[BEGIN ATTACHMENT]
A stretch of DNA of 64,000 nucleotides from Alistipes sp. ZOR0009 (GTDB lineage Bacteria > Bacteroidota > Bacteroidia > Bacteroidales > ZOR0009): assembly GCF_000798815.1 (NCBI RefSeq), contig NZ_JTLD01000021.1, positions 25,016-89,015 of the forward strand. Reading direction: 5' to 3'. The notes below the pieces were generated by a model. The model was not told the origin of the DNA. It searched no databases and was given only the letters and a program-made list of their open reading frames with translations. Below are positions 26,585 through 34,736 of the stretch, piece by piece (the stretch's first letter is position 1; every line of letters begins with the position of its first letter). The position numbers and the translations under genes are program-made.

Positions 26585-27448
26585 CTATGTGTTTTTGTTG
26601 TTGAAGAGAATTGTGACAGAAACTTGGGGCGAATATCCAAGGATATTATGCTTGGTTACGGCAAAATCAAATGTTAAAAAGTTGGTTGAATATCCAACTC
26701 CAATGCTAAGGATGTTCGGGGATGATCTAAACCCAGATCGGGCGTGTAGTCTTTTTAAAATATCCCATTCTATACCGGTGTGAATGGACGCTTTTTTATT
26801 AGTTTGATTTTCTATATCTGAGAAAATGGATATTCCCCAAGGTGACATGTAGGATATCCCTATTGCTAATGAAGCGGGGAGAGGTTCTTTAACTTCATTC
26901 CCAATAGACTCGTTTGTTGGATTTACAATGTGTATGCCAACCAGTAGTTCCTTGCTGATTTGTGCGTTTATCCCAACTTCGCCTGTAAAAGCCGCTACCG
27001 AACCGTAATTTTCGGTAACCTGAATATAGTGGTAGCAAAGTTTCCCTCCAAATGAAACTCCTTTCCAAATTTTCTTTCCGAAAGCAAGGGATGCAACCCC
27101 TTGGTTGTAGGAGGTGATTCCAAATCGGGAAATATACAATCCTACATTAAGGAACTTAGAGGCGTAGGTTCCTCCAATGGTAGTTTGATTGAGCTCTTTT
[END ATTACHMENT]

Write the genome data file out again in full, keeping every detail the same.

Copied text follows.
A stretch of DNA of 64,000 nucleotides from Alistipes sp. ZOR0009 (GTDB lineage Bacteria > Bacteroidota > Bacteroidia > Bacteroidales > ZOR0009): assembly GCF_000798815.1 (NCBI RefSeq), contig NZ_JTLD01000021.1, positions 25,016-89,015 of the forward strand. Reading direction: 5' to 3'. The notes below the pieces were generated by a model. The model was not told the origin of the DNA. It searched no databases and was given only the letters and a program-made list of their open reading frames with translations. Below are positions 26,585 through 34,736 of the stretch, piece by piece (the stretch's first letter is position 1; every line of letters begins with the position of its first letter). The position numbers and the translations under genes are program-made.

Positions 26585-27448
26585 CTATGTGTTTTTGTTG
26601 TTGAAGAGAATTGTGACAGAAACTTGGGGCGAATATCCAAGGATATTATGCTTGGTTACGGCAAAATCAAATGTTAAAAAGTTGGTTGAATATCCAACTC
26701 CAATGCTAAGGATGTTCGGGGATGATCTAAACCCAGATCGGGCGTGTAGTCTTTTTAAAATATCCCATTCTATACCGGTGTGAATGGACGCTTTTTTATT
26801 AGTTTGATTTTCTATATCTGAGAAAATGGATATTCCCCAAGGTGACATGTAGGATATCCCTATTGCTAATGAAGCGGGGAGAGGTTCTTTAACTTCATTC
26901 CCAATAGACTCGTTTGTTGGATTTACAATGTGTATGCCAACCAGTAGTTCCTTGCTGATTTGTGCGTTTATCCCAACTTCGCCTGTAAAAGCCGCTACCG
27001 AACCGTAATTTTCGGTAACCTGAATATAGTGGTAGCAAAGTTTCCCTCCAAATGAAACTCCTTTCCAAATTTTCTTTCCGAAAGCAAGGGATGCAACCCC
27101 TTGGTTGTAGGAGGTGATTCCAAATCGGGAAATATACAATCCTACATTAAGGAACTTAGAGGCGTAGGTTCCTCCAATGGTAGTTTGATTGAGCTCTTTT